This is how you map a map with all the planets in the solar system and 18,000 asteroids

In addition to planets such as Earth and Mars, there are many asteroids in the solar system. A map of such a solar system planet and 18,000 asteroids, along with their orbits, is available.

An Orbit Map of the Solar System

It is Eleanor Ritz, a Ph.D. student at the University of Washington, who mapped 18,000 asteroids, large and small, together with the planets of the solar system. Mr. Ritz's major is neurobiology for mosquitoes, but 'sometimes it becomes a science designer and data nerd,' he said.

Such Ritz collects all the data of the planet that NASA is open to the public , about 10,000 asteroids with a diameter of 10 km or more, and nearly 8,000 celestial objects whose size has not been confirmed. We mapped with each orbit and made a map of the solar system as of December 31, 1999.

The following image is the map. When you click on the image, it will be displayed in its original size.

This is the place I expanded around the sun. The Earth (THE EARTH) is on the upper side of the image, and Mars (MARS) is on the outside slightly, and Venus (VENUS) and Mercury (MERCURY) are on the inside in the order of the orbits closer to the Earth. Also, Jupiter (JUPITER) is on the right above the asteroid belt, which looks like a blue cloud.

Although this map depicts orbits centered on the sun, NASA's database can also output orbit data from a point other than the sun.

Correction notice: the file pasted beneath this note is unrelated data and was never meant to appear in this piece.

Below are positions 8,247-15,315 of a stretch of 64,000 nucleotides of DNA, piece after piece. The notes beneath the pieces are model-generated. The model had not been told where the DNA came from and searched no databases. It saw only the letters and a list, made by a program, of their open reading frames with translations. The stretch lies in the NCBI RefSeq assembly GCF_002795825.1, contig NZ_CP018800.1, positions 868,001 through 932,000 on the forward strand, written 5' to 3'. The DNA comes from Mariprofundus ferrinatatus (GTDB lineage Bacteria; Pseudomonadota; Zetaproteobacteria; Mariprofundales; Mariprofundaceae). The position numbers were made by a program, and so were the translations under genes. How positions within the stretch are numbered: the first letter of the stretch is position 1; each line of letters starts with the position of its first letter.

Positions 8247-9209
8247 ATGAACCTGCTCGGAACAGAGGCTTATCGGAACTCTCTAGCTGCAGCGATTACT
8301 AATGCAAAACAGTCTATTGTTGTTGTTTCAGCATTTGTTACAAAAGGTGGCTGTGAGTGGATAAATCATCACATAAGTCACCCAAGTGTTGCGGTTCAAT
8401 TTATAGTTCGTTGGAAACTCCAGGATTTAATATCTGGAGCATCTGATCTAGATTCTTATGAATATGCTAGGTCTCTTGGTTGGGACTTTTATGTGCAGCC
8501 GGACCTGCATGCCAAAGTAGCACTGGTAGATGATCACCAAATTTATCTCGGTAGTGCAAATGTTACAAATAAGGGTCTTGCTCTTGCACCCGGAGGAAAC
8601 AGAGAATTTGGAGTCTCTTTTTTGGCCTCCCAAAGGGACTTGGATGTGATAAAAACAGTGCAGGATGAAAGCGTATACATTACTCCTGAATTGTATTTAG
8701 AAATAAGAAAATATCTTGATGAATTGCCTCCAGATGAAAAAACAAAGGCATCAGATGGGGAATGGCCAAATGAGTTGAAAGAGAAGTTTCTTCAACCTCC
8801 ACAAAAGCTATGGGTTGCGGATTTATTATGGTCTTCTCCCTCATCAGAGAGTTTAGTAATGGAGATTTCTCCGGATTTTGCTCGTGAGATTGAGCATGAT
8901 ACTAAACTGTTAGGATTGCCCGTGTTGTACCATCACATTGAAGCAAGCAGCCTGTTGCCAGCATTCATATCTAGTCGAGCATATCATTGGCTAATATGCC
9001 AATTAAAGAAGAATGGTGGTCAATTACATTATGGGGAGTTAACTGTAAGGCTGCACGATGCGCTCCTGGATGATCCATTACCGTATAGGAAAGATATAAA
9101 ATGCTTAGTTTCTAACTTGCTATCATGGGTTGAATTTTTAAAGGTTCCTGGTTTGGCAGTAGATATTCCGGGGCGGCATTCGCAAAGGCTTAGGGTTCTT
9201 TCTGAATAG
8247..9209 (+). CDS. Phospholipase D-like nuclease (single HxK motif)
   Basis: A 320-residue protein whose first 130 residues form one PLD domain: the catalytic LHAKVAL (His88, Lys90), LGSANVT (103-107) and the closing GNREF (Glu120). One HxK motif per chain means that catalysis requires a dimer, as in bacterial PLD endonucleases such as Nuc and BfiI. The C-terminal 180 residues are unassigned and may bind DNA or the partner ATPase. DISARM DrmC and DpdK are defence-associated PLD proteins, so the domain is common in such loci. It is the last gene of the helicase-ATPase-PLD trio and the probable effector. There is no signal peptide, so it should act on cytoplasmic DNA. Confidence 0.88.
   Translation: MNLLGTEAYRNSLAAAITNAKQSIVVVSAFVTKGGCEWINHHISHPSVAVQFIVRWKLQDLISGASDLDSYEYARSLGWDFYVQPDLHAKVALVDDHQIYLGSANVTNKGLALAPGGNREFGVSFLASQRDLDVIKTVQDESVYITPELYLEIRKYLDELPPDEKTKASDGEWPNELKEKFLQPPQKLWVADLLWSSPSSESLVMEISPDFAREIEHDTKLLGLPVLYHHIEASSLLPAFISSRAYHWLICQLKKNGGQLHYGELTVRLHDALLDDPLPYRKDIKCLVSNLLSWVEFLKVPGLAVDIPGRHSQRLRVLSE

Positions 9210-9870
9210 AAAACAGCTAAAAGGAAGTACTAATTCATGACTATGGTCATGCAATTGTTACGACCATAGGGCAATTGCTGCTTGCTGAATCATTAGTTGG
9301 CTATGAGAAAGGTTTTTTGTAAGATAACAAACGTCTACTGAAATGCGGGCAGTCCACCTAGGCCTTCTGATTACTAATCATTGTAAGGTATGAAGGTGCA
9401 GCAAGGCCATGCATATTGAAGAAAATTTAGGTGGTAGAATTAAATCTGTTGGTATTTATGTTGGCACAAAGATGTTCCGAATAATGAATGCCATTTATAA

For example, this image shows 'the orbit drawn by each planet of the solar system seen from the earth', and represents Mercury, Venus, Mars, Jupiter, Saturn, Uranus sequentially from the left. When we see the orbits of these planets draw a geometric pattern, the ancient Greeks who do not know the geodynamics move these planets, which are clearly different from the stars of distant galaxies, “Planetes (wanderers) I understand well why I called.

What Mr. Ritz mentioned as 'a personally surprised place' is the positional relationship between Neptune (NEPTUNE) and Pluto (PLUTO) on the left of the image. As of 2019 Pluto is considered '

not a planet ', but in 1999 it was considered the ninth planet of the solar system. What surprised Ritz was that Pluto was inside the blue arc that represents Neptune's orbit.

This is because Pluto's orbit is special, and it may temporarily enter the inside of Neptune's orbit. Specifically, Pluto's orbit has been inside the Neptune's orbit from 1979, and 1999 was just the timing when this orbit intersects. Mr. Ritz, who did not know this, said that he had struggled for a long time looking for a bug in the program that outputs orbits until he knew that this map was correct.

in Science, Posted by log1l_ks